asking Eliza to re-live what happened that six weeks they were together.
You will be amazed at how Bowman and his supporter work the art of
manipulation to an art form. In the midst of this, Eliza must also cope
with the contact of one of the murdered girls’ parents. A riveting good
Random House Publishing Group, 08/11/2009
I say this every time I finish a Pat Conroy novel: This may be his best
yet and has become one of my favorite books. All Conroy’s novels have
this deep effect on me and keep me thinking about them long after closed
the book. I think that’s the sign of a superb writer, don’t you?
Leo King is our narrator and Conroy’s vehicle for illustrating to us
once again that there are differences between classes and people within
those classes and it’s how we choose to deal with these classes and
differences that shows what we’re made of.
Like all of Conroy’s male protagonists, Leo has much to deal with in his
young life when we first meet him. His brother killed himself at ten
years old and no one knows why. It doesn’t seem as though anyone has
tried to find out either. It’s accepted as a fact of life. It happens to
be Leo’s bad luck that his brother was the favorite – the golden child.
Leo worshiped his older brother, but could never reach the heights he
did in the family.
Leo’s parents are both teachers; his mother is the principal at his high
school. There’s more about Leo’s mother which will raise your eyebrows,
but I won’t spoil it for you and don’t read the book jacket!
The central part of the novel is Leo’s friendships made throughout
school. There are orphans, odd twins, and two ultra-rich, high society
kids. The bonds made in high school last a lifetime and are of the
extraordinary type where even with no contact for years, they still pick
up their friendships where they left off when last they spoke. The
friends prove they will do anything for each other – the test of true
Conroy makes us laugh even while we cry, feeds our hearts while we nod
knowingly, gives us resolution without a neat bow and leaves us wanting
more. Conroy is such an excellent writer, I always wish he were more
prolific, but then perhaps, it just wouldn’t be the same.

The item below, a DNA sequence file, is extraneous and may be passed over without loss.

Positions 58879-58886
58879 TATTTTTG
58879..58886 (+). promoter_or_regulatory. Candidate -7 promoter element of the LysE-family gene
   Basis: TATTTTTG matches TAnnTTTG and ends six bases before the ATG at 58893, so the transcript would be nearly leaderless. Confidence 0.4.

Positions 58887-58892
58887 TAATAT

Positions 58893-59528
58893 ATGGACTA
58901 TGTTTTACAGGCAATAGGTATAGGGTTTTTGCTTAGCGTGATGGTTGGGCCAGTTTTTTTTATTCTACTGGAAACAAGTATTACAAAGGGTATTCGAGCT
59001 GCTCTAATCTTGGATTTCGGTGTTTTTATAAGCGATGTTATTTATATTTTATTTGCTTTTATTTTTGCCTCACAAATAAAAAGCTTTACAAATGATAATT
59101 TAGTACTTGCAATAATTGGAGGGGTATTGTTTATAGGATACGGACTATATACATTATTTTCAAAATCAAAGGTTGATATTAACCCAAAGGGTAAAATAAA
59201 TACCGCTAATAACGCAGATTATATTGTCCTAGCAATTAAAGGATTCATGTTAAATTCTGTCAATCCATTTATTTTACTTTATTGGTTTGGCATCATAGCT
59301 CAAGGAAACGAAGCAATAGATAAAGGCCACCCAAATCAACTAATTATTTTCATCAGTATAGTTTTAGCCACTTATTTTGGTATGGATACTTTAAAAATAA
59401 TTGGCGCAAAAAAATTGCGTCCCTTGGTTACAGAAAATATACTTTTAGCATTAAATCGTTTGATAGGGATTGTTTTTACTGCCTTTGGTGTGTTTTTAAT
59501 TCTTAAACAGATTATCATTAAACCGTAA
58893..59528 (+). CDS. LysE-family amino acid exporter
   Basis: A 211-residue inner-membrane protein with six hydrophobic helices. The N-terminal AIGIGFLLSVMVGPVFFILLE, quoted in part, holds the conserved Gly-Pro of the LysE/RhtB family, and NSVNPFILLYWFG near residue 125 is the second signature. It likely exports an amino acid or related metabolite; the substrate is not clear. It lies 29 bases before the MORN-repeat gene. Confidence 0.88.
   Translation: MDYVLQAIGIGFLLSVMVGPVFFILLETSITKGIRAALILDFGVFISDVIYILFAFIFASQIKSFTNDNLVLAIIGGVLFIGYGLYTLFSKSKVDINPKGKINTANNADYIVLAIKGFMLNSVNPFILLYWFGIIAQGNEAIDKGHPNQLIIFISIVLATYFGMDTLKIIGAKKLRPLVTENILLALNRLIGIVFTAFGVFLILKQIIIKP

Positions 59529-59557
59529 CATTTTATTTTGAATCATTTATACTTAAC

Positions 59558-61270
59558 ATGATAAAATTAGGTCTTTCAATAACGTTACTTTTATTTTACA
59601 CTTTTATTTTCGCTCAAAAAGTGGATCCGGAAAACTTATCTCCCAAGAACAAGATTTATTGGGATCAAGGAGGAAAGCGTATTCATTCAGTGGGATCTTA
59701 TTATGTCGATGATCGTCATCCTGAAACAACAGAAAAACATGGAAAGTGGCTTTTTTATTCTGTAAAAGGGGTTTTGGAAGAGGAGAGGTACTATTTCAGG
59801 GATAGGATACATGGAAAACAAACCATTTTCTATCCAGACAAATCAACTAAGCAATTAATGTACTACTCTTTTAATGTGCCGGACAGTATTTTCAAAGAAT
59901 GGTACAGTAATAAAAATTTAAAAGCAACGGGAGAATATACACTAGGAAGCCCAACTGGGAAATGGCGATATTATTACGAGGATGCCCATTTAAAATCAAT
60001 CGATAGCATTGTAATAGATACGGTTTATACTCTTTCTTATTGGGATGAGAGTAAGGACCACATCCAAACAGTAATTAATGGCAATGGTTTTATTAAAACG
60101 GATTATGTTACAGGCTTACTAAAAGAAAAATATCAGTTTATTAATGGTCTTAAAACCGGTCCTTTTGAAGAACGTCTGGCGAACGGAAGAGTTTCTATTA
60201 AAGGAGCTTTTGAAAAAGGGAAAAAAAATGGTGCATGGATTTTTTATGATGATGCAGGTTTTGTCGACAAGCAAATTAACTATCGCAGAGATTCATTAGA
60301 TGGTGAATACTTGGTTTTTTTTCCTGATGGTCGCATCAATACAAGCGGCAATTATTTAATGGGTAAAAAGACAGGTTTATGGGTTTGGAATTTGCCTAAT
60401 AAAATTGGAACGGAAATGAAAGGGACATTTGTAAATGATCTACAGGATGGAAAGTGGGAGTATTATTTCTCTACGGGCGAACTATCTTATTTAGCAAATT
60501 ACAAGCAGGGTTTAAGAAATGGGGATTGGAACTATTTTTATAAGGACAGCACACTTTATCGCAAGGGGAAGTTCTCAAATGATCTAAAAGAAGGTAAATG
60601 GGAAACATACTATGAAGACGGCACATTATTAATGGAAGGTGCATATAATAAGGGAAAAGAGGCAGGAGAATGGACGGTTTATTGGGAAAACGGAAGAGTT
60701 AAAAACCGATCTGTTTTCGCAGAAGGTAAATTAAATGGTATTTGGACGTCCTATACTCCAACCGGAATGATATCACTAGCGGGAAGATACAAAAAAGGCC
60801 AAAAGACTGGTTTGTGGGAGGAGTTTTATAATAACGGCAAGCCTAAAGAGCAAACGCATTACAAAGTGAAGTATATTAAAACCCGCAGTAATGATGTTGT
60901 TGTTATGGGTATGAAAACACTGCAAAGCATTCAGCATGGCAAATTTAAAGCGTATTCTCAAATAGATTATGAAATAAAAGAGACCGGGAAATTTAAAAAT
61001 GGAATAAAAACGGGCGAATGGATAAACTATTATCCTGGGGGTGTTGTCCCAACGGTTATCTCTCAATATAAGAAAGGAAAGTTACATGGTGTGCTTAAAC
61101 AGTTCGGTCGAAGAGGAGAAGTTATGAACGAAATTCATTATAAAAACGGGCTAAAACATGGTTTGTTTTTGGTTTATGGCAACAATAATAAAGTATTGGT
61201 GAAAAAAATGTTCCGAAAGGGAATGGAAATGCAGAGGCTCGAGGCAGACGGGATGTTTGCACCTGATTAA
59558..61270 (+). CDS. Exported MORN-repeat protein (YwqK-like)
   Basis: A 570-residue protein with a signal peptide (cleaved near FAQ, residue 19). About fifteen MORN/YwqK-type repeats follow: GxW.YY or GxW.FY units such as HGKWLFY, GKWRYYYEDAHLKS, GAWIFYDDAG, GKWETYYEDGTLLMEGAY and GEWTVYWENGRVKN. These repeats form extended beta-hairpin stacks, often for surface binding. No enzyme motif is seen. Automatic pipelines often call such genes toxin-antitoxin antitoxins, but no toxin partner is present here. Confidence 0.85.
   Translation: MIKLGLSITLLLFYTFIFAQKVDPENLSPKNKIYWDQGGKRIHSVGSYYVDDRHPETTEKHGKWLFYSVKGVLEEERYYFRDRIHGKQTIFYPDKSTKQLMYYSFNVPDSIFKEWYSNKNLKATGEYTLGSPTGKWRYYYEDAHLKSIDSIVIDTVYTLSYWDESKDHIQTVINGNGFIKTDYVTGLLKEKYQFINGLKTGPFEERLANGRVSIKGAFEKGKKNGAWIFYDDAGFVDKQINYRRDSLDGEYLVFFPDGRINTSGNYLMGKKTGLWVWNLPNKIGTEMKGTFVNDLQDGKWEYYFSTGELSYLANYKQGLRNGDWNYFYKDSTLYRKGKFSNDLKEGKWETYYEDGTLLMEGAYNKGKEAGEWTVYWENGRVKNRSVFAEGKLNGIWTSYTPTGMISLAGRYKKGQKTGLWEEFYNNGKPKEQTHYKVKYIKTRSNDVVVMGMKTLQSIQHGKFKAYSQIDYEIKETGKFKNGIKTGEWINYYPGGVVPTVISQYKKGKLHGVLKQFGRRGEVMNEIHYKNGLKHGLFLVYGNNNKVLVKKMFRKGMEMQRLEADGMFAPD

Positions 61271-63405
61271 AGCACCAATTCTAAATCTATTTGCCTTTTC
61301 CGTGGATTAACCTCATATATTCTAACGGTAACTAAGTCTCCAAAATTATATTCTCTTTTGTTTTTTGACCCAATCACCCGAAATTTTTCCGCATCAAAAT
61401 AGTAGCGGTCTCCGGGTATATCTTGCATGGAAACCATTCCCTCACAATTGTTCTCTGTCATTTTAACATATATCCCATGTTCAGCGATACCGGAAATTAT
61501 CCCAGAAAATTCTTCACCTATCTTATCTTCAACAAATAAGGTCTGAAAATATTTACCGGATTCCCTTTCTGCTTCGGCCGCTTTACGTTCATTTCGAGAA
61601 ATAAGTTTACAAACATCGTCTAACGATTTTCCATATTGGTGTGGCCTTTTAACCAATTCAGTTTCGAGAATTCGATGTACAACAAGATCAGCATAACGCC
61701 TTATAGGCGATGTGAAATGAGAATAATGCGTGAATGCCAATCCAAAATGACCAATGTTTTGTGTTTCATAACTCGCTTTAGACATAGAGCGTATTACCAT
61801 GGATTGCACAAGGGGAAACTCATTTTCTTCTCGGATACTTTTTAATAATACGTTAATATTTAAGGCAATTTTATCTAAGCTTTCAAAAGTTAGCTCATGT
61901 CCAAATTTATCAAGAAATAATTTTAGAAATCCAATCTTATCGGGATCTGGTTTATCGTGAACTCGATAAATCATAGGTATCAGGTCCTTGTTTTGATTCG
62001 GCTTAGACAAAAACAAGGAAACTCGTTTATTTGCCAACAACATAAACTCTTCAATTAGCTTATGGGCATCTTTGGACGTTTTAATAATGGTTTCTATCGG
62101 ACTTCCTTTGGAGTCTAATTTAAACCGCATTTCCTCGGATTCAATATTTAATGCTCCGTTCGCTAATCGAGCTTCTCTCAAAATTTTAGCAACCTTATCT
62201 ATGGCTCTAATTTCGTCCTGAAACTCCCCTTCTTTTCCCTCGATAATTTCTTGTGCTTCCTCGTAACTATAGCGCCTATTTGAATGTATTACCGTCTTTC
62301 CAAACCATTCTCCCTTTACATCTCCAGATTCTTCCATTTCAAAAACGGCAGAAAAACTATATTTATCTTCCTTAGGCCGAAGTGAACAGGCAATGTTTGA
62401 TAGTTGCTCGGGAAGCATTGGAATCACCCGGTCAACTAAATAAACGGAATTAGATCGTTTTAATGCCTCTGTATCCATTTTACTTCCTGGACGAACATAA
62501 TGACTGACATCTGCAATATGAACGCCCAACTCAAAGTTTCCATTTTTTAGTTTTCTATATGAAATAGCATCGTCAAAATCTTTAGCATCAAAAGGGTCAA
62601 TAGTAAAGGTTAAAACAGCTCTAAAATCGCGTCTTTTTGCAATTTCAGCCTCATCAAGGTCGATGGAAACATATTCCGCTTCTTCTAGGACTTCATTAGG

I always tell myself I’m not much for period pieces, but I barely get
the words out of my mouth and I find myself turning the pages of yet
another period piece. I usually surprise myself by having something
positive to say, too. Never say never.
The Postmistress – what a delight. If you enjoyed The Guernsey Literary and Potato Peel Society, The Postmistress
is for you. E.M. Forster wrote at the beginning of Howards End, “Only
connect…” and we find that drive to “connect” prevalent in The Postmistress.
The novel opens during close to present day with an unidentified
character reflecting on the possibility of not delivering a letter.
Blake then whisks us back to Europe, 1940 where the U.S. has not yet
entered what will become WWII. We meet Frankie Bard, a female reporter
working in London, who decides she really must see more of the war.
Back in the U.S., in Franklin, a small New England town, we meet Iris James, The Postmistress
who takes her job very seriously. Iris passes on each of the town’s
inhabitants’ secrets. One of her own secrets is her feelings for Harry
Vale. Both a little older, they seek out each other. Will and Emma
Fitch, much younger than Iris and Harry, also manage to find each other.
It will be the decisions made by Frankie, Iris, Harry, Will and Emma
that will shape the story and bring to our heart the need to connect
with someone else.
I can’t say which part of the story I liked more, but perhaps that’s not
important. What’s more important is Blake’s way of drawing us in to
these two very different, but connected stories: one in Europe and one
in theU.S. We see how people deal with war – when they're in the middle
of it or when it touches them where they live.
Frankie’s radio broadcasts will chill you with their timeless sadness
and the refugees we meet in her travels through Europe will make you hug
your loved ones just a bit harder, keep them just a bit closer.
HarperCollins e-books, 09/07/2010
Nina Revskaya is an older Russian ballerina living in the U.S. She’s had
a good life, but a rough one. She’s been lucky to have a great career
and to be loved. We meet Nina while she reflects on her life as she puts
her jewelry collection up for auction. She will donate the proceeds.
Nina’s quite sure she’s doing the right thing, but is she? What truths
are held in the amber?
Nina is haunted by her memories as the auction house representative,
Drew Brooks delves into the jewelry’s history. Nina recalls her stellar